About soaker/drip hoses

gmom74March 21, 2009

Since they seem to be the only way we will be able to water things outdoors- except, of course, by saved rain water, etc- I was wondering about them. Would the water from these hoses spread laterally or does it just soak straight down into the soil? How efficient are they for watering azaleas, for instance. I am so hoping our weather pattern will change and bring more rain to the area north of Atlanta and to all other areas that needs it.

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razorback33(z7)

Generally, once the soil underneath the hose is saturated, the moisture will migrate outward. Recommended spacing between parallel hoses is 2ft. for a normal watering cycle.
Of course, several factors must be taken into account, dryness of the soil, absence or presence of mulch on top of the hose and surrounding soil, thickness of the mulch, air & soil temperature, that affects the evaporation rate, frequency of application and so on.
For shrubs, I make one or two loops around them (about a foot apart), near the drip line and cover with 3-4 in. of mulch, keeping mulch 3-4 in. away from the shrub's stem(s).

If you plan to use soaker hoses, it would be a good idea to check with your water provider to determine if a back-flow preventer has been installed at your meter. Many locations require those for soaker hoses and other types of irrigation systems and if not provided already by the water co., it will be necessary for you to install one.

I have about 1000ft. of soaker hoses imbedded in my garden and use a water manifold on each faucet to charge the 100ft. sections, which is the maximum length for reliable irrigation at such reduced pressure/volume.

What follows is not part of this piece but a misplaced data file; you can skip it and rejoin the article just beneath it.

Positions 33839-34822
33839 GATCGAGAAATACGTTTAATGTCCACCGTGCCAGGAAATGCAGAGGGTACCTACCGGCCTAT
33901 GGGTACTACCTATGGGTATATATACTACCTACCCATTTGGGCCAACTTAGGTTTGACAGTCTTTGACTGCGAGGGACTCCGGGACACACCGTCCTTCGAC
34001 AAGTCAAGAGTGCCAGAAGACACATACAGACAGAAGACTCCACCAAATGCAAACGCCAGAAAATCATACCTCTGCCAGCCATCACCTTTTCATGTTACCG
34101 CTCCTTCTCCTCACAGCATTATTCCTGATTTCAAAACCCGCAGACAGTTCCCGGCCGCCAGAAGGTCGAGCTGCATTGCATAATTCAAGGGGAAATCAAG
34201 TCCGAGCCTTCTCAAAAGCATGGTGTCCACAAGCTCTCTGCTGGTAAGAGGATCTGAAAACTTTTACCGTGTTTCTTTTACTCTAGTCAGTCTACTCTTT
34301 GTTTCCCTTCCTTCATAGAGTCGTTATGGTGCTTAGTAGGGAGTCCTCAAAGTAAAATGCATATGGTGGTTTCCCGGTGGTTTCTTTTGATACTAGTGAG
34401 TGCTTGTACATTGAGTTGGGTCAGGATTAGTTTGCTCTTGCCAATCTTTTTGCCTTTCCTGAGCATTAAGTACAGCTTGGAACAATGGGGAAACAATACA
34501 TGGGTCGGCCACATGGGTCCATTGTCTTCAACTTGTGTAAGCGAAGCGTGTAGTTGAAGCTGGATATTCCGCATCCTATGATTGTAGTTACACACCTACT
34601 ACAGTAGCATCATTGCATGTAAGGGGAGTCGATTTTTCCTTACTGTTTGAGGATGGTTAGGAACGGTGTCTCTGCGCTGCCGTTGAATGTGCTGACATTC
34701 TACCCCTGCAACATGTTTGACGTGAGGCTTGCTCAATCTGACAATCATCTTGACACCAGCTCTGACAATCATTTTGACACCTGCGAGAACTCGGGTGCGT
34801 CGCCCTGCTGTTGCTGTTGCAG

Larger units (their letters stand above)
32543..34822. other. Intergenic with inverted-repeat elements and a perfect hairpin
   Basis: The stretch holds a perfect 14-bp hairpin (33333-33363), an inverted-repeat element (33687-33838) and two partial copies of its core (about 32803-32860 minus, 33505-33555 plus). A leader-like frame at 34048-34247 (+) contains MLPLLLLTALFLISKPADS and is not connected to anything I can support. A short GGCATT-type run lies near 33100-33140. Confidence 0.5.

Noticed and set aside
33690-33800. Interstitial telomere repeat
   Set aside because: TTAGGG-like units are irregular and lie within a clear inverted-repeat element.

Since their use haven't been permitted for more than a year and a half, I need to check them for deterioration and leaks. They aren't the highest quality product you will find and frequent maintenance is necessary!
Rb

    Bookmark   March 21, 2009 at 9:53PM
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gmom74

Thanks,Razorback. My plan is to get a number of soaker hoses, place them strategically around certain shrubs and just attach them, one at a time to a length of hose from our house spigots. That way I can turn the water on and off easily. I also let the AC condensation run into a container and use that water in the yard. There will be a lot of plants that will just have to survive on their own. We have already lost some hydrangeas and other things that need lots of water.

Our spring flowers were sparse this year. The daffodils bloomed sporadically, the King Alfreds didn't bloom at all. They are not crowded so I guess the bulbs are being affected by the lack of water and maybe by that very cold weather this winter. Another flower, which I can never remember the name of- small bulbs that have a blue flower- didn't do well, either. And the Hellebore was also a wash-out. Sure hope next spring will be better.

    Bookmark   March 22, 2009 at 8:45AM
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eloquinn

I tried drip irrigation last year and loved it. It's very easy to set up with minimal tools and very easy to automate. I spent about 3 days setting it up in my two vegetable gardens last year and once it was set up I never had to touch it again. The garden did great.

At the end of the year I pulled up all the hose and stored it under my house. I just pulled it out today and it all seems to be in good shape. I'll probably put it back in place over the weekend if it doesn't rain.

I ordered all my supplies from dripdepot.com and dripirrigation.com and they both provided good products and quick deliveries. Here's a link to the Drip Irrigation site:

Here is a link that might be useful: The Drip Store

    Bookmark   March 23, 2009 at 11:56PM
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